- This Daytona track was unanimously voted harder and more physically demanding than last years. Lap times were about 10-12 seconds longer that last year, and the overall race time for race winner Ryan Villopoto went from 21 minutes 36 seconds last year to 26 minutes 40 seconds this year.
- “It was really tough, rough and demanding,” said Chad Reed in the post race press conference. “More so than last year. I liked it, though. This is the way Daytona is supposed to be.”
Reed enjoyed the typical rough and tough Daytona track.
Photo: Simon Cudby
- Bike setup is tough on this track, since it’s somewhat of a hybrid supercross and motocross track rolled into one. “You have the breaking bumps and holes like a motocross track, but you can’t soften it up because you have to be able to handle the supercross obstacles,” says Pro Circuit’s ace suspension tuner Jim “Bones” Bacon. “The main thing we do is bring the front of the bike up, maybe by going to a lighter rear spring to get the back end to settle down. You need the front up for those bumps. If we set the bike up with the front end high last week in Atlanta, you’d wash out the front end in every corner. Here we have good sand and traction and ruts so washing the front really isn’t a big issue, so we can run the front high.”
- TwoTwo Motorsports Bel-Ray Racing team manager Dave Osterman said they had a much, much different setup compared to a typical supercross race. “And we’ve never raced here before, so if we get it wrong, at least we have an excuse!”
- You may not think of the Lites race winner, Blake Baggett of California, as a favorite on a rough, sandy track like Daytona, but he actually rode with the leaders for most of last year’s race, finishing fourth, just five seconds off of race winner Christophe Pourcel. And speaking of Pourcel, the two-time Lites SX Champ returned to the scene at Daytona! Well, as a spectator. CP is back in Florida working on preparations for this summer’s Lucas Oil AMA Motocross Championship. Rumors have linked him to several Honda teams, but Pourcel would only answer the question in his typically dry, understated fashion. He said, “I don’t ride motorcycles anymore.”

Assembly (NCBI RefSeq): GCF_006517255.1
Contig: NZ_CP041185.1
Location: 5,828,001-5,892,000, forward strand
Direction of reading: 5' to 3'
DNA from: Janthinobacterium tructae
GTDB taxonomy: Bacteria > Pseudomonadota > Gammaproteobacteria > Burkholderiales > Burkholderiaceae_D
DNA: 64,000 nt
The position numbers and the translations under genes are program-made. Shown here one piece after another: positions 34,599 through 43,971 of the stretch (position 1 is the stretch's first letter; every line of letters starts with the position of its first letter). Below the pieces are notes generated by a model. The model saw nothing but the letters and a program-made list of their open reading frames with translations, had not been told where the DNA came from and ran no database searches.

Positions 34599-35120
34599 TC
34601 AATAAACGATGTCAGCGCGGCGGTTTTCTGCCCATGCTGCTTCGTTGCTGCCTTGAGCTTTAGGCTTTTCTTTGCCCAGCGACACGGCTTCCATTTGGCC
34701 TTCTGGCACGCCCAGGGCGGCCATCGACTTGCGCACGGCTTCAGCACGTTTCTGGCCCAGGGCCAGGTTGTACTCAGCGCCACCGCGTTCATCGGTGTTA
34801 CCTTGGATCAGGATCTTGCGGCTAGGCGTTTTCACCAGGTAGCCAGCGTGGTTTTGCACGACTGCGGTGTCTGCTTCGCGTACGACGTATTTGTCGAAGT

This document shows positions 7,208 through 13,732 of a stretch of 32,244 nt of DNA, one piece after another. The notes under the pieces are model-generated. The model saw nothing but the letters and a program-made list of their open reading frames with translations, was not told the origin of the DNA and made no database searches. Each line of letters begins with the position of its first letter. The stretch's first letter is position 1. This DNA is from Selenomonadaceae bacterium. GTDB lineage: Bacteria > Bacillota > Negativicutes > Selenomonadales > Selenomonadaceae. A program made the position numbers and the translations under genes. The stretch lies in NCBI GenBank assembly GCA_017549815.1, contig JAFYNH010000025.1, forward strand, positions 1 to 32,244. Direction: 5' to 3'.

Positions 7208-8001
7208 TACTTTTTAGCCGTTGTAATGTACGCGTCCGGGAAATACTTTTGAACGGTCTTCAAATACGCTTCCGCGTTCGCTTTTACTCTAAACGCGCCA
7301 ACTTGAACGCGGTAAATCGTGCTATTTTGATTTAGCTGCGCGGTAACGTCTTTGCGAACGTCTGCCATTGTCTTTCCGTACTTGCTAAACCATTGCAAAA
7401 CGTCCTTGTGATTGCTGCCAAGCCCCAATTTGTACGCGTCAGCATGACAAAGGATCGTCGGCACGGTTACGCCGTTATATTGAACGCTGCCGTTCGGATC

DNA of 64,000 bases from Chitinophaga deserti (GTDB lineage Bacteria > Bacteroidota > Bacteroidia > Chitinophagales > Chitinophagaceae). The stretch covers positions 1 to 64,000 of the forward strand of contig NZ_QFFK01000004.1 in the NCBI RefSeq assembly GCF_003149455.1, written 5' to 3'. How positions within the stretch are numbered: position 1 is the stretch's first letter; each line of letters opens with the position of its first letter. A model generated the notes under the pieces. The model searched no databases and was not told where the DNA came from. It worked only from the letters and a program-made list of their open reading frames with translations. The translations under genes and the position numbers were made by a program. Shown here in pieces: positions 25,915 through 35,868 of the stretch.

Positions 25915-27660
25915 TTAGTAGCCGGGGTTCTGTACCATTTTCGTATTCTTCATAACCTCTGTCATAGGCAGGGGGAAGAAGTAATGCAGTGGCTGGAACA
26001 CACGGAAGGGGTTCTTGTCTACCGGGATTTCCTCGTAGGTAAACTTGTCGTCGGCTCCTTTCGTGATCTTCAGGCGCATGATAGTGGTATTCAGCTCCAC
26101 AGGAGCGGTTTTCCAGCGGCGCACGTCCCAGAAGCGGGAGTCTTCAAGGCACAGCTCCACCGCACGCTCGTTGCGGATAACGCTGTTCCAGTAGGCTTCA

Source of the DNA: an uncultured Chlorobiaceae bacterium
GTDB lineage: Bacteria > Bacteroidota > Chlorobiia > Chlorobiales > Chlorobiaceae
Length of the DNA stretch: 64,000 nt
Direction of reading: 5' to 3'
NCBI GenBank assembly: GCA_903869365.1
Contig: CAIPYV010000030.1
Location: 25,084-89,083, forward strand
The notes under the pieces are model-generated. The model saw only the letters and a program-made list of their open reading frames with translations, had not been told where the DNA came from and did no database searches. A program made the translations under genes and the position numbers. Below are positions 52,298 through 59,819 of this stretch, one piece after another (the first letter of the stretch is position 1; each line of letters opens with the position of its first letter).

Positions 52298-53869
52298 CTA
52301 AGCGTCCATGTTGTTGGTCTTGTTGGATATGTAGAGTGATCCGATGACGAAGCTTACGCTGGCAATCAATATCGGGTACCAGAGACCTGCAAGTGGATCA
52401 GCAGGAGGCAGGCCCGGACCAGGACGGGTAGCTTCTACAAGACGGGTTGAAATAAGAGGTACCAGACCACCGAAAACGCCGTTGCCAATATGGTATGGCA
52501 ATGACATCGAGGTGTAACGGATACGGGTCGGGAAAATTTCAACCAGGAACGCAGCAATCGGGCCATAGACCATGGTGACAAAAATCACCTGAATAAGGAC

Pourcel was out enjoying the racing at Daytona.
Photo: Simon Cudby
- Justin Barcia has officially broken his wrist. Two bones, in fact. He did in a crash near the mechanics’ turn last weekend in Atlanta. “I’m not going to hide it, I want the fans to know so they don’t talk trash on me if I’m only getting second,” he explained. Barcia rode on Wednesday for a photo shoot and said he felt okay, and he held on for second in the main event. He says he’ll spend the weeks between races off the bike trying to recover, and thinks the wrist will keep getting better.
- Ryan Sipes took third in the Lites race on his DNA Shred Stix/Star Racing Yamaha. “I want to give it up to Barcia, we had a good battle for second going for awhile and we kept it clean,” said Sipes on the podium. “We’ve had some problems in the past so it’s good to know that’s behind us.”